Budd Amendment to Strip Earmarks From Transportation Bill Denied House Vote

Budd Amendment to Strip Earmarks From Transportation Bill Denied House Vote
The U.S. Capitol building in Washington on Dec. 29, 2020. (Eric Baradat/AFP via Getty Images)
Mark Tapscott

Rep. Ted Budd’s amendment to strip 1,474 earmarks costing more than $5.6 billion from a transportation bill was blocked on June 29 by the House Rules Committee.

The North Carolina Republican’s amendment was proposed for the INVEST in America Surface Transportation and Infrastructure Act that came before the House on June 30.

“The fact that the Rules Committee didn’t even allow a vote on this earmark amendment shows how quickly the culture of wasteful earmarking has taken over Washington,” Budd told The Epoch Times on June 30. “If Congress was serious about respecting each taxpayer dollar, the leadership would call earmarks what they are: a system of legalized bribery that should be ended once and for all.”

The earmarks—now officially known as “Member-Designated Projects”—are spending appropriations that aren’t voted on individually, but are instead included within much larger bills encompassing multiple issues.

Asked about the decision not to include the Budd amendment for a vote by the full House, Jeff Gohringer, a spokesman for the Democratic majority on the rules panel, told The Epoch Times: “The committee made 149 amendments in order. We made a determination to not make that particular one in order.”

The nine Democrats on the committee, including Chairman Rep. Jim McGovern (D-Mass.), are listed with a total of 72 of the earmarks that would have been put at risk in a vote by the full House on the Budd amendment.

The other Democrats on the panel and their earmarks include Rep. Norma Torres of California (5), Rep. Ed Perlmutter of Colorado (7), Rep. Jamie Raskin of Maryland (11), Rep. Mary Gay Scanlon of Pennsylvania (10), Rep. Deborah Ross of North Carolina (8), and Rep. Joe Neguse of Colorado (7).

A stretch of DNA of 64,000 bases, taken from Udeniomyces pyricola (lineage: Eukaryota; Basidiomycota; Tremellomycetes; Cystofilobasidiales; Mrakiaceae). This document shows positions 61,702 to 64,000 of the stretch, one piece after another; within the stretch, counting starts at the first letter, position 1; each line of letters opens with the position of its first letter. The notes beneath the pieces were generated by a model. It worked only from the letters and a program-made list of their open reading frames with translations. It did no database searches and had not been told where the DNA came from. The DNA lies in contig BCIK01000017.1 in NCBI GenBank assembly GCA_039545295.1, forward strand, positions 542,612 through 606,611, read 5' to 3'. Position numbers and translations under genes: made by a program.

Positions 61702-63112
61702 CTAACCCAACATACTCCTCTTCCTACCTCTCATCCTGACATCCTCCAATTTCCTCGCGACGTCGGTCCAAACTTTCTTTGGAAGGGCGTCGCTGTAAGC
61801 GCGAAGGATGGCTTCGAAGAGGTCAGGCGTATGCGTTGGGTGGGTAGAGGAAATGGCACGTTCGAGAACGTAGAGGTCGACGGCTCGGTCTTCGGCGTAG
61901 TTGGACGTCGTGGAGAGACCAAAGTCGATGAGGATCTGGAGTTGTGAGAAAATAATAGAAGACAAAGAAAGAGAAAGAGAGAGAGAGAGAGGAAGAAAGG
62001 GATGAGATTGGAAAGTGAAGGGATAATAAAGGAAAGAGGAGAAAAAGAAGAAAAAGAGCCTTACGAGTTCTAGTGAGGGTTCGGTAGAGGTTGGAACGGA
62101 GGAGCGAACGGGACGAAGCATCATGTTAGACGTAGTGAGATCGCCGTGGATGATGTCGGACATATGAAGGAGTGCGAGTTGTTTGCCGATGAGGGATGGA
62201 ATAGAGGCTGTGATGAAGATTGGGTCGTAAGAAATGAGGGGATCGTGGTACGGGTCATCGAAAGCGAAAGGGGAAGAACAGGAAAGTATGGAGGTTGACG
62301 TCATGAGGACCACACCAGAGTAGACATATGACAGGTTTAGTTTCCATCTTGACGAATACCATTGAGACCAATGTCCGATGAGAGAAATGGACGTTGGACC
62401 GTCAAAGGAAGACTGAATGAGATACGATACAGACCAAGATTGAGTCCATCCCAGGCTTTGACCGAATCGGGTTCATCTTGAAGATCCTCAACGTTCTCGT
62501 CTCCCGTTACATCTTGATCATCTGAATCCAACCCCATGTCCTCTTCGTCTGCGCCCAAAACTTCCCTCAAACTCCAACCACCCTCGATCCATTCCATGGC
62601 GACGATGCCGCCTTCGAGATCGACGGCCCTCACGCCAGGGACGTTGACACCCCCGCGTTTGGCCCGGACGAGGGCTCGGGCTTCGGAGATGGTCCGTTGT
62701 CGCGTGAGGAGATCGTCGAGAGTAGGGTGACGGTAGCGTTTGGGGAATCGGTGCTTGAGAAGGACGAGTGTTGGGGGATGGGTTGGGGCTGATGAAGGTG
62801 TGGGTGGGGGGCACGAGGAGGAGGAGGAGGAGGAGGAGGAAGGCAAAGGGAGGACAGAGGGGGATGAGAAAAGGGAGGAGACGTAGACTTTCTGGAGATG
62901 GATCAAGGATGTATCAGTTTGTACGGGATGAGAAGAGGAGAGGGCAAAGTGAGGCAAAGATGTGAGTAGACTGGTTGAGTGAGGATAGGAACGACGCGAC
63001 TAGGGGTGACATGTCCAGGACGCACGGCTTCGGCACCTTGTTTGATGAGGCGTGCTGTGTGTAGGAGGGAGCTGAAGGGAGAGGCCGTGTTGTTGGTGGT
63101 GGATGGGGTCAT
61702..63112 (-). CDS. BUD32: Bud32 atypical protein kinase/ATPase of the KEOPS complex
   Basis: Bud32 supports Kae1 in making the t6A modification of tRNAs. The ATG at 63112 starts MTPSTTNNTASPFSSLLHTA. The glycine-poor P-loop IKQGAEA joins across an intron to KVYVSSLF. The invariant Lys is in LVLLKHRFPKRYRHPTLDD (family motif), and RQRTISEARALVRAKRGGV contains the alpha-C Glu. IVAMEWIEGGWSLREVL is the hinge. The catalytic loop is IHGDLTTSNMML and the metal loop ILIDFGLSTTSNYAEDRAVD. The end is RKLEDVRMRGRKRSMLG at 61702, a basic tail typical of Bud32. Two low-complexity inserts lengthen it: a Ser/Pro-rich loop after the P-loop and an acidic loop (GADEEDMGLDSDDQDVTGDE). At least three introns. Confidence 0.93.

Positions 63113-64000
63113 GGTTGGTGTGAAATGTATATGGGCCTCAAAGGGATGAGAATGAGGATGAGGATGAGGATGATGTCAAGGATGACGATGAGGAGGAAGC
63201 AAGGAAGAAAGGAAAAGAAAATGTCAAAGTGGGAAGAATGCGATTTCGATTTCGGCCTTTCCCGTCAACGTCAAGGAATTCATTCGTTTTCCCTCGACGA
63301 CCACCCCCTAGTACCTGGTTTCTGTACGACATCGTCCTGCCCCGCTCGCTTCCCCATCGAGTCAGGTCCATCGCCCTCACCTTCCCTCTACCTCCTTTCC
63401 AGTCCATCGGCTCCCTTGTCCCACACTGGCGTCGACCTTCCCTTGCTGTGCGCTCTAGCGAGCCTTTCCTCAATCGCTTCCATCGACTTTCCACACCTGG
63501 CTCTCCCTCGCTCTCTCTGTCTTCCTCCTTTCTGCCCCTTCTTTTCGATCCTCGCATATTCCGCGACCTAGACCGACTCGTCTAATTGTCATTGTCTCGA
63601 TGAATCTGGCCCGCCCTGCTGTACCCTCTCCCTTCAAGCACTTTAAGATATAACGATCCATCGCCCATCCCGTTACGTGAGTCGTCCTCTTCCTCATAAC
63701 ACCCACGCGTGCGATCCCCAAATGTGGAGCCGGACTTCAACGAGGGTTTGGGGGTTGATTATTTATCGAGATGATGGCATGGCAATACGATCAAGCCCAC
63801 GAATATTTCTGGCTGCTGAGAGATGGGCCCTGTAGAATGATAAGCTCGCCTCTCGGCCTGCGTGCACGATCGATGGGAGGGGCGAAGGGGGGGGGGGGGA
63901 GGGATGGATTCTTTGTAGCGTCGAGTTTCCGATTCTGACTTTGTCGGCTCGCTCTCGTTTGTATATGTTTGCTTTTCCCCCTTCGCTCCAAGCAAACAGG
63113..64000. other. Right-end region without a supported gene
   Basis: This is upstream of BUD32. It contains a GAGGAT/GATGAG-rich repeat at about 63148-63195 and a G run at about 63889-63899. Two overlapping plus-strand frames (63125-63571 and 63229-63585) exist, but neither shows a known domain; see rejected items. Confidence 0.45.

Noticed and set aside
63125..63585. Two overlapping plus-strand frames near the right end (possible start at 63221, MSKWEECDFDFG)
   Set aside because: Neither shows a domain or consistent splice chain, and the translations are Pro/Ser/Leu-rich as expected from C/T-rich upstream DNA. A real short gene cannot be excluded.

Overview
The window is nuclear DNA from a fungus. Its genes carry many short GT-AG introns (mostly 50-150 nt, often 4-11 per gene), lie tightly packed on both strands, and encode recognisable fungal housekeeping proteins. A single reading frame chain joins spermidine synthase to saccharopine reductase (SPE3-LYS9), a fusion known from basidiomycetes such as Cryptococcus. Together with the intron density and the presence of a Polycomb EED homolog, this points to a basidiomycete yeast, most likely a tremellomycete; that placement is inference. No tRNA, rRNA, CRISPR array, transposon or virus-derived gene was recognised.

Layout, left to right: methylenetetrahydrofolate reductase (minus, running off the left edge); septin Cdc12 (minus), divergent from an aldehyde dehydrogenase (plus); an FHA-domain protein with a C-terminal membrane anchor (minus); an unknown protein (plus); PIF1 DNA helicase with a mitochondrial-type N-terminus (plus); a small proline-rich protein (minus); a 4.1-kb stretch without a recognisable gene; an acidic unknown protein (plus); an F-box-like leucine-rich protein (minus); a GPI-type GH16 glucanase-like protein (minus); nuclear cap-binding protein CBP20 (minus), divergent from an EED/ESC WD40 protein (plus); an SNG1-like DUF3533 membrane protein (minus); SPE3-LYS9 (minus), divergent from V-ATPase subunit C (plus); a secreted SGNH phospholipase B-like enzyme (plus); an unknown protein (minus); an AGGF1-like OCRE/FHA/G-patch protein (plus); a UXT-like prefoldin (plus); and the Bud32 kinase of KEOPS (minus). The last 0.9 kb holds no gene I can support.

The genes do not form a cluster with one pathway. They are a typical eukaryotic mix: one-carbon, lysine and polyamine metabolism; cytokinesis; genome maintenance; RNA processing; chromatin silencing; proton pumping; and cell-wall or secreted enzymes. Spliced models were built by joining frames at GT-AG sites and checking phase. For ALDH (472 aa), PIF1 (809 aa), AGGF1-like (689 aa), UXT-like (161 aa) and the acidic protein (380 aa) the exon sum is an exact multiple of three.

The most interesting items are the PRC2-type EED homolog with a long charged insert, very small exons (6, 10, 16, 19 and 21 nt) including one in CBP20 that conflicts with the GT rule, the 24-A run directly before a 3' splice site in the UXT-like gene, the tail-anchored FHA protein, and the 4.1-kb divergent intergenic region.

Among the four Republicans on the panel, Rep. Tom Cole of Oklahoma, the ranking minority member, and Rep. Guy Reschenthaler of Pennsylvania are listed with five earmarks each.

Only two members of the committee, Republicans Michael Burgess of Texas and Michelle Fishbach of Minnesota, weren’t listed with any earmarks in the measure.

In past years, earmarks became increasingly controversial, because they were often exposed as benefitting a senator or representative’s relative; friend; or business associate, former staffer, or campaign donor.

Earmarks became a focus of national controversy when then-Sen. Tom Coburn (R-Okla.) described them as “the gateway drug to Federal Spending Addiction” in 2005.

House Republicans banned them in 2011 after regaining the House majority in 2010, while Senate Republicans did so in 2014. But pressure from Democrats and some Republicans has been growing in the years since to bring back earmarks as part of the congressional appropriations process.

Supporters of the return of earmarks claim that it’s better for members of Congress to decide how to spend tax dollars than unelected bureaucrats who don’t know the most important needs of a particular state or district.

Opponents of earmarks argue that they’re too often used to buy votes on bills that members would otherwise oppose, and thus are a major reason Congress has found it impossible to restrain federal spending in recent decades.

In the return to the practice in 2021, a total of 319 members submitted earmark requests, including 214 Democrats seeking 1,778 and 105 Republicans asking for 605 for a total of 2,383 requests.

The 1,474 requests that were approved for the INVEST Act included 1,067 valued at $3.97 billion for Democrats and 403 worth $1.7 billion for Republicans. Three approved projects had bipartisan sponsorship, according to the House Committee on Transportation and Infrastructure.
The complete list of approved earmarks, along with brief descriptions of each one, can be reviewed and downloaded here.

Earmark critics have blasted the rules panel’s decision.

“Earmarks have always been associated with power and influence among members of Congress. It was therefore not surprising that the House Rules Committee, whose Democratic members have 72 earmarks and Republican members have 10 earmarks in the INVEST Act, agreed to reject Rep. Ted Budd’s amendment to eliminate all earmarks in the bill,” Tom Schatz, president of Citizens Against Government Waste (CAGW), told The Epoch Times.
Taxpayers Protection Alliance (TPA) President David Williams also spoke out against the revival of earmarks.

“It didn’t take long for Democrats and Republicans to feed at the trough after rejecting Rep. Budd’s anti-earmark amendment,” Williams told The Epoch Times.

“With the potential of multiple infrastructure bills being passed this year, taxpayers should be very worried about the amount of pork that could be loaded up in the bills. Bringing back earmarks this year is one of the most fiscally foolish things that Congress has done in a very long time.”

Congressional correspondent Mark Tapscott may be contacted at [email protected]
Mark Tapscott is an award-winning senior Congressional correspondent for The Epoch Times. He covers Congress, national politics, and policy. Mr. Tapscott previously worked for Washington Times, Washington Examiner, Montgomery Journal, and Daily Caller News Foundation.
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